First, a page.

Two teams of researchers -- including Los Alamos National Laboratory theoretical biologists Bette Korber, Will Fischer, Sydeaka Watson, and James Szinger -- have announced an HIV vaccination strategy that has been shown to expand the breadth and depth of immune responses in rhesus monkeys. Rhesus monkeys provide the best animal model currently available for testing HIV vaccines.
The research appeared in two back-to-back articles in Nature Medicine this week, and outlines a strategy, called "mosaic vaccines," for reducing the spread of HIV, the virus that causes AIDS.
HIV is an extremely variable virus. One of the most daunting challenges for developing an effective HIV vaccine is designing one that stimulates immune responses that will protect an individual from the highly diverse spectrum of strains of the circulating virus. The mosaic vaccine design uses computational methods developed at Los Alamos to create small sets of highly variable artificial viral proteins. These proteins, in combination, provide nearly optimal coverage of the diverse forms of HIV circulating in the world today.
In one of the two papers, Dr. Dan Barouch of Beth Israel Deaconess Medical Center at Harvard University reported very promising results when HIV mosaic vaccines were embedded in specialized vectors -- organisms that transmit pathogens to a host -- that were designed in his laboratory specifically to make strong "Killer T cell" responses. Killer T cells enable our immune system to recognize and kill virally infected cells, and they help clear or contain viral infections.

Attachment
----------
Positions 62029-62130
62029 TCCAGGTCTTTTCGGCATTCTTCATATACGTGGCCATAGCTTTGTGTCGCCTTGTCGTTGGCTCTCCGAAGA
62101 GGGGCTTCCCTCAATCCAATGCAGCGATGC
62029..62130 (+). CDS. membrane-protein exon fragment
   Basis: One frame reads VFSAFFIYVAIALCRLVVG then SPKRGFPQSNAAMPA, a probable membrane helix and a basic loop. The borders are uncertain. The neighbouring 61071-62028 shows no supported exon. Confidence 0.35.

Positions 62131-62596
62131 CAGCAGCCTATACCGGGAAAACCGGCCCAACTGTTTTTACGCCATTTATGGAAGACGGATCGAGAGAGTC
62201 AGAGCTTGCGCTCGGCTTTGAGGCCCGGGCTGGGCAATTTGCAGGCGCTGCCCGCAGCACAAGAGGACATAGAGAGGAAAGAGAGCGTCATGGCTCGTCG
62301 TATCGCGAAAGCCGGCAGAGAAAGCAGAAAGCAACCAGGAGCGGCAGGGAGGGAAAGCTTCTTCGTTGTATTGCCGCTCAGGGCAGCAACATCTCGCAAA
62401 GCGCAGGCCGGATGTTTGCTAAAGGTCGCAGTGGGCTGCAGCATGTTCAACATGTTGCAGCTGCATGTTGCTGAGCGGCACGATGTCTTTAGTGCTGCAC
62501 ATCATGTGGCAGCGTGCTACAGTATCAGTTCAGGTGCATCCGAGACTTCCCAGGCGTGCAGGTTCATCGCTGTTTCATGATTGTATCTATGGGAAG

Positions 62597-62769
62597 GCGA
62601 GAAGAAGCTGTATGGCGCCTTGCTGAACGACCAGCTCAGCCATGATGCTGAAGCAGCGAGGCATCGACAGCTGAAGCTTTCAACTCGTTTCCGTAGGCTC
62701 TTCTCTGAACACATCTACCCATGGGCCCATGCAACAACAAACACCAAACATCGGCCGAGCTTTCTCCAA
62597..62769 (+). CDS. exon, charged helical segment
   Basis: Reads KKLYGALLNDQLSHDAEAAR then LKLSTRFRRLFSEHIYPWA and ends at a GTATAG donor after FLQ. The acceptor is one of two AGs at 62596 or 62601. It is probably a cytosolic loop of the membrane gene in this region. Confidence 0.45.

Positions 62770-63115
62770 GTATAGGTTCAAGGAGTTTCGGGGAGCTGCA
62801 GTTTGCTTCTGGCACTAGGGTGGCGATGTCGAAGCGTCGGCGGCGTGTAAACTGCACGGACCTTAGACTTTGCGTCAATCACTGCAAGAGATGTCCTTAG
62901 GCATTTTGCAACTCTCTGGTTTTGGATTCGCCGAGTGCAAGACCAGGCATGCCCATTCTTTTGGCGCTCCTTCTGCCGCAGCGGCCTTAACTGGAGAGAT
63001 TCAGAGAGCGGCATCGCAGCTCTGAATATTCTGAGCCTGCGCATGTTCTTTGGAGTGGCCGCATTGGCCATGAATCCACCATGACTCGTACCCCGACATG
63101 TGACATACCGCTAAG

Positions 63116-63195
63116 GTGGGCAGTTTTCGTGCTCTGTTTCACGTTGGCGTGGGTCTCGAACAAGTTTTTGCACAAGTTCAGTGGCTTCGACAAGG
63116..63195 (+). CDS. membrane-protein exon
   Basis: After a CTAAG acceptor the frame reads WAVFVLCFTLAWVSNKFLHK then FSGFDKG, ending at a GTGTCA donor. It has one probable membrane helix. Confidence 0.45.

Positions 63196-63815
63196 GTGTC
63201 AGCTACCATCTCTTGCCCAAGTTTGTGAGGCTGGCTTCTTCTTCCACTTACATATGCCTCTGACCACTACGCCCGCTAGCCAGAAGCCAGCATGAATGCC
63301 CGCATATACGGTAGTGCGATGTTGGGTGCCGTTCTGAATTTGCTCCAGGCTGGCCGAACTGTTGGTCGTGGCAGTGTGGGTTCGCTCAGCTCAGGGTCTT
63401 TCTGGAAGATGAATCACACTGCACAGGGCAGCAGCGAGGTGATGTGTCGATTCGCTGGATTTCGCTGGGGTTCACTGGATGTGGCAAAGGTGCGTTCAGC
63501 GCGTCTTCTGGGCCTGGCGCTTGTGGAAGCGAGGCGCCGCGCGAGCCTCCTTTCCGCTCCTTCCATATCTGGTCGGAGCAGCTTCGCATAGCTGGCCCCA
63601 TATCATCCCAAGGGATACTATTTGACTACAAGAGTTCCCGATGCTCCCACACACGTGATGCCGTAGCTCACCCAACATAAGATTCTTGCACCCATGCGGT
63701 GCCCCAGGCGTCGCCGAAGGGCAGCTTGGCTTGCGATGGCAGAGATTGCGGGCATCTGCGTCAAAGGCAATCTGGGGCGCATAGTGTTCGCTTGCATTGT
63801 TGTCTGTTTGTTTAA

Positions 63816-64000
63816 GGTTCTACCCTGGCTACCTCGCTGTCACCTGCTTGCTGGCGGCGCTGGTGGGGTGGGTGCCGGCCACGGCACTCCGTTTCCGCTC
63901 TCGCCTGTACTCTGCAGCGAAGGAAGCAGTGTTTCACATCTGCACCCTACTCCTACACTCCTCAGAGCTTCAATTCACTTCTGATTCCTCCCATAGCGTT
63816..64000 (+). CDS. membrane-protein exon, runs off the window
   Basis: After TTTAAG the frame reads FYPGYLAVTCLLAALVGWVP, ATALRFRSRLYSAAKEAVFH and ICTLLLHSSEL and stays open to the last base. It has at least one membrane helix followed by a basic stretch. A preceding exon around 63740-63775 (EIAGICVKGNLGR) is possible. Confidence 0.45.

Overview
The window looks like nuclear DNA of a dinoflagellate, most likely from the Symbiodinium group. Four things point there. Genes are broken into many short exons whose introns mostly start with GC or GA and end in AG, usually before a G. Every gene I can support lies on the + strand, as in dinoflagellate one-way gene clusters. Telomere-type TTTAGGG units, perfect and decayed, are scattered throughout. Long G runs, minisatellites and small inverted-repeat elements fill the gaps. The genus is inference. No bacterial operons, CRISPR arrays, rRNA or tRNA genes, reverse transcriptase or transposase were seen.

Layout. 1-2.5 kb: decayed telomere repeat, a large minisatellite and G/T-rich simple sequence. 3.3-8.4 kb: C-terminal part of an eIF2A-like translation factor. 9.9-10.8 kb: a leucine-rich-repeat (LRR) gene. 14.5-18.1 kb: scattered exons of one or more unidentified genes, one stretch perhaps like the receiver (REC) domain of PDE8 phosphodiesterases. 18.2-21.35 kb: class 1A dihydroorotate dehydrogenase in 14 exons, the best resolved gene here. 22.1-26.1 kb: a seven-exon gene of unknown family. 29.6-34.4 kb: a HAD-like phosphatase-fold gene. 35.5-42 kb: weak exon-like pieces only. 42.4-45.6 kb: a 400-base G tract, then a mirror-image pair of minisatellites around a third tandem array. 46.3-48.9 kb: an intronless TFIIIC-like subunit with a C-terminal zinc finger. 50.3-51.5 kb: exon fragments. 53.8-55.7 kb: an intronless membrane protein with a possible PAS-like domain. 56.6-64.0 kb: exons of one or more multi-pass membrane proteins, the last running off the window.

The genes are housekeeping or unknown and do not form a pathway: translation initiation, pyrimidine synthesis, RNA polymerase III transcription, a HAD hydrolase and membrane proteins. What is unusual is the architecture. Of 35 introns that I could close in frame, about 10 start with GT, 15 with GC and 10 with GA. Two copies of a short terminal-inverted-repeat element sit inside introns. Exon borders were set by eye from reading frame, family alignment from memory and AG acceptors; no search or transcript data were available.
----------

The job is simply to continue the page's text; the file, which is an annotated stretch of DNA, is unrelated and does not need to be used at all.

When this vaccine was used to immunize rhesus monkeys against HIV-1, the most predominant and transmittable type of the virus, the researchers observed up to four-fold improvement in the monkeys' immune response to HIV-1, compared with natural vaccine strains similar to those that have been used in the past. In the other, complementary study, Drs. Norman Letvin and Sampa Santra, also affiliated with the Beth Israel Deaconess Medical Center, and Dr. Barton Haynes of Duke University, used a distinct HIV mosaic vaccine construct that stimulated an immune response emphasizing "Helper T cells" -- the kinds of cells required to stimulate and control many aspects of an immune response. This study also showed an increased breadth and depth of anti-HIV immune responses to the vaccine. Both approaches demonstrated that mosaic vaccines improve the immune response against genetically diverse HIV-1 viruses.
"This research indicates that mosaic vaccines represent a promising strategy to expand coverage for genetically diverse pathogens such as HIV-1," Korber said. "The next step is to see whether the improved immune response found in Rhesus monkeys will hold up in humans, so small-scale human safety and immune response studies are being launched at Harvard and at Duke to explore that possibility."
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